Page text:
It’s almost the end of 2020. Yet, the coronavirus disease of 2019 (COVID 19) is still ravaging businesses worldwide. It has crippled multiple companies all over the globe and continues to show no sign of stopping. With that in mind, it’s time to start realizing how COVID has impacted businesses – specifically, the subscription economy. That way, business owners will know how to deal with it moving forward.
Getting to the Numbers
To find out more of the results that COVID 19 has caused throughout the year, let’s delve into some recent statistics and research findings. To keep things consistent, we will only focus on studies, surveys, and research that focus exclusively on the subscription industry’s state.
While the coronavirus had a swift and damaging effect on the global economy, some businesses remained open and running. One such area are subscription-based industries.
A recent analysis report made by Zuora focuses on the subscription economy. Titled the “Subscription Impact Report,” this survey shows the current state of subscription-based businesses and how they are evolving to meet with the demands of today’s trends.
In this report, over a hundred subscription-based companies in the country were involved in the research. The results were quite promising. Here are some of the nuggets that we found:
Findings and Data of The Impact
- Half of the companies involved claim that they haven’t experienced a damaging impact on their subscriber numbers.
- A quarter of the companies involved are actually seeing an increase in subscriber numbers. In fact, they even claim that the growth rate had accelerated even faster than in prior years.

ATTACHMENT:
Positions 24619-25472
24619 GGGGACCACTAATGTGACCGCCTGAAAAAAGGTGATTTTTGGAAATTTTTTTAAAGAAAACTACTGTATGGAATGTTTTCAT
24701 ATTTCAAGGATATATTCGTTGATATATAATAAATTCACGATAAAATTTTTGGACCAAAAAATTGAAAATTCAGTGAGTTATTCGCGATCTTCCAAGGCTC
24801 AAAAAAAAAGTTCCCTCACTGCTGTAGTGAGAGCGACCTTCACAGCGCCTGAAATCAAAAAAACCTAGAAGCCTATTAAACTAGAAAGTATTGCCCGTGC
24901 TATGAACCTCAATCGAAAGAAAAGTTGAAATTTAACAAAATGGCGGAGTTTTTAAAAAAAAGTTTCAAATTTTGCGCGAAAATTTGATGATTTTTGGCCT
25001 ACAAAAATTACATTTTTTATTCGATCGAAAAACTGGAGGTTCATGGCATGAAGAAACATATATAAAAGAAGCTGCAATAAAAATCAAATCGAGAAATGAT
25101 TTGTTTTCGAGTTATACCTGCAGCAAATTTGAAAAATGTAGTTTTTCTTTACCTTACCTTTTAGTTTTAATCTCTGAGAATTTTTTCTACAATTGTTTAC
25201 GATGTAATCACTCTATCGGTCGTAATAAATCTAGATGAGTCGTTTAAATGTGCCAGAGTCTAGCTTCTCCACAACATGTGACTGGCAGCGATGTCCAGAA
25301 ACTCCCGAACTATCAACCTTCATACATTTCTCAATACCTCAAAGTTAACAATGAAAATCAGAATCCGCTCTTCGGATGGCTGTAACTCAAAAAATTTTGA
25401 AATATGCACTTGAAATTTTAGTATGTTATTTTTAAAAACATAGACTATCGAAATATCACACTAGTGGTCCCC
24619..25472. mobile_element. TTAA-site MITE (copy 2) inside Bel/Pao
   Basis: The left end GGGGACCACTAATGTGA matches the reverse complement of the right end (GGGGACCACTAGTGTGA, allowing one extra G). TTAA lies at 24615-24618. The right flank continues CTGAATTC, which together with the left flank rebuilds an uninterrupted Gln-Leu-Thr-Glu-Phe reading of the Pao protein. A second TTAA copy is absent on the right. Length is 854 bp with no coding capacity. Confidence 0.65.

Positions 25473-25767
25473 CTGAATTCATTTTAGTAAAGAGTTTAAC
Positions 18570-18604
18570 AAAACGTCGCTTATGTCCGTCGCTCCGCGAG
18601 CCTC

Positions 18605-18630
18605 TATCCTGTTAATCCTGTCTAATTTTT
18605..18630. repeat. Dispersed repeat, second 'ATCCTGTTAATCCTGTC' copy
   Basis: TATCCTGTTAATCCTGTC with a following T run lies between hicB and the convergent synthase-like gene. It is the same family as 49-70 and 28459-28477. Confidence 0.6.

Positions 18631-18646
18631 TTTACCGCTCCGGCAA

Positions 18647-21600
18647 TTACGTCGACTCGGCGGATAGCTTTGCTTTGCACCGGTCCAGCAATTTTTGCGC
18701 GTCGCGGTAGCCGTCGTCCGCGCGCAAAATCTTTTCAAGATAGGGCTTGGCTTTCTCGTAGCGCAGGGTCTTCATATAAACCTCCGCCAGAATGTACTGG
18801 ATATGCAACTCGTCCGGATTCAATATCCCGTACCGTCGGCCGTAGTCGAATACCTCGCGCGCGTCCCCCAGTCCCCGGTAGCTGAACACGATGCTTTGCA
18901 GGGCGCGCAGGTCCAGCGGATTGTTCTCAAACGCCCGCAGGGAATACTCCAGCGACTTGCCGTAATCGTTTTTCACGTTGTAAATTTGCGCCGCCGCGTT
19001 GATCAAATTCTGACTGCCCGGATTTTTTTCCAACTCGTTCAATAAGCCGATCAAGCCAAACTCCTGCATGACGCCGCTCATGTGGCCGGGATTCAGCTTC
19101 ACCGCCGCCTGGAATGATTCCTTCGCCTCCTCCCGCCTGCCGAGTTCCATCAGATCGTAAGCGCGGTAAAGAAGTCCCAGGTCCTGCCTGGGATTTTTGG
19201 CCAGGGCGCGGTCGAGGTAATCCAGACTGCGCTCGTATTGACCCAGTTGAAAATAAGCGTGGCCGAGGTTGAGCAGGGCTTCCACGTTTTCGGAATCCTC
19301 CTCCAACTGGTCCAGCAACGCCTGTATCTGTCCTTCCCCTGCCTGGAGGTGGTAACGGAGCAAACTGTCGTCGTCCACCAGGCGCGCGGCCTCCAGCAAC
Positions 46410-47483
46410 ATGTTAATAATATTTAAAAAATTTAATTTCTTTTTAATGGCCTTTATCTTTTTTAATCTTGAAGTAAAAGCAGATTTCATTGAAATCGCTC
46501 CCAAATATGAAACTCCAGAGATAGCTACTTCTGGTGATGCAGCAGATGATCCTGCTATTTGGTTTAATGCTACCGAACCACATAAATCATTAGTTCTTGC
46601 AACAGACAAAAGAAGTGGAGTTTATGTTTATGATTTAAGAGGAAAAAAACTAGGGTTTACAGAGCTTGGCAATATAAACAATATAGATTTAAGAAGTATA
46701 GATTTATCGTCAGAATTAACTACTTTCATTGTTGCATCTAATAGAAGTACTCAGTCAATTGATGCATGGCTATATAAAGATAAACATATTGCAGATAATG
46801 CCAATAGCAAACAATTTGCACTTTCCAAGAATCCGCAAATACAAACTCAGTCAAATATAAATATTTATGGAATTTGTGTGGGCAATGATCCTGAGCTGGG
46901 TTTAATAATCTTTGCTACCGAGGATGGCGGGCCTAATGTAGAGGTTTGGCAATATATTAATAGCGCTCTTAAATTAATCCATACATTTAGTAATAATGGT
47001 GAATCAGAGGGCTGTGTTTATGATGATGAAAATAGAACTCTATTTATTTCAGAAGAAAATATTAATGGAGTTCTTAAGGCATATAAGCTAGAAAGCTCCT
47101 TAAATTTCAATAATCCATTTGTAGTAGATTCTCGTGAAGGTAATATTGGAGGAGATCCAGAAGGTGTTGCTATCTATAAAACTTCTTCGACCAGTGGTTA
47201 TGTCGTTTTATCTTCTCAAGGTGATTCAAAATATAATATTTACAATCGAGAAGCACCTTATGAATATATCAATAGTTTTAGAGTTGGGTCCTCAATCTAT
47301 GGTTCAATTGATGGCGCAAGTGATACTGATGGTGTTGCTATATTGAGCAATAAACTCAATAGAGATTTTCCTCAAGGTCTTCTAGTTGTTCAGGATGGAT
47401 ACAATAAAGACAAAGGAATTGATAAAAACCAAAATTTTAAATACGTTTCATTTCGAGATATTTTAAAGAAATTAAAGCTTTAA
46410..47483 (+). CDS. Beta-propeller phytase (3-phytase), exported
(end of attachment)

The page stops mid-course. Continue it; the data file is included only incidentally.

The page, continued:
- Of the remaining number of companies involved claiming a slow growth on their end, half of them are still growing consistently.
The Subscription Impact Report claims that the subscription economy’s revenue grew by more than 350% for the past seven years. One of the reasons why subscription-based business models are reaching new heights is due to the circumstances people face amid COVID-19. Here are some of the factors that contributed to the steady increase of pay-as-you-go services despite the ongoing pandemic:
- More people are staying indoors, prompting them to acquire and use subscription-based services.
- Other economies are crumbling, which paves the way to new opportunities for other industries like a subscription.
- Many companies are offering their subscription services for a lower price, attracting more customers in the process.
- A subscription-based business model provides convenience, which is another attractive feature that gets people hooked.
These are just some of the factors listed. There are more reasons COVID hasn’t impacted the subscription economy significantly.
The findings also report that 53 percent of companies have not seen any significant impact on their subscriber acquisition rates. Meanwhile, 23 percent of companies see their subscription rate skyrocket. 13 percent of companies see a slower growth rate, while the remaining 12 percent are starting to see an increase in subscriber churn rate.
Of all the companies going up, down, and staying steady, the study identified four common trends across subscriber-based industries:
- Accelerating: Communications software, Over-the-top (OTT) video streaming, E-learning, digital news and media
- Limited Impact: Information services, business-to-business (B2B), and business-to-consumer (B2C) software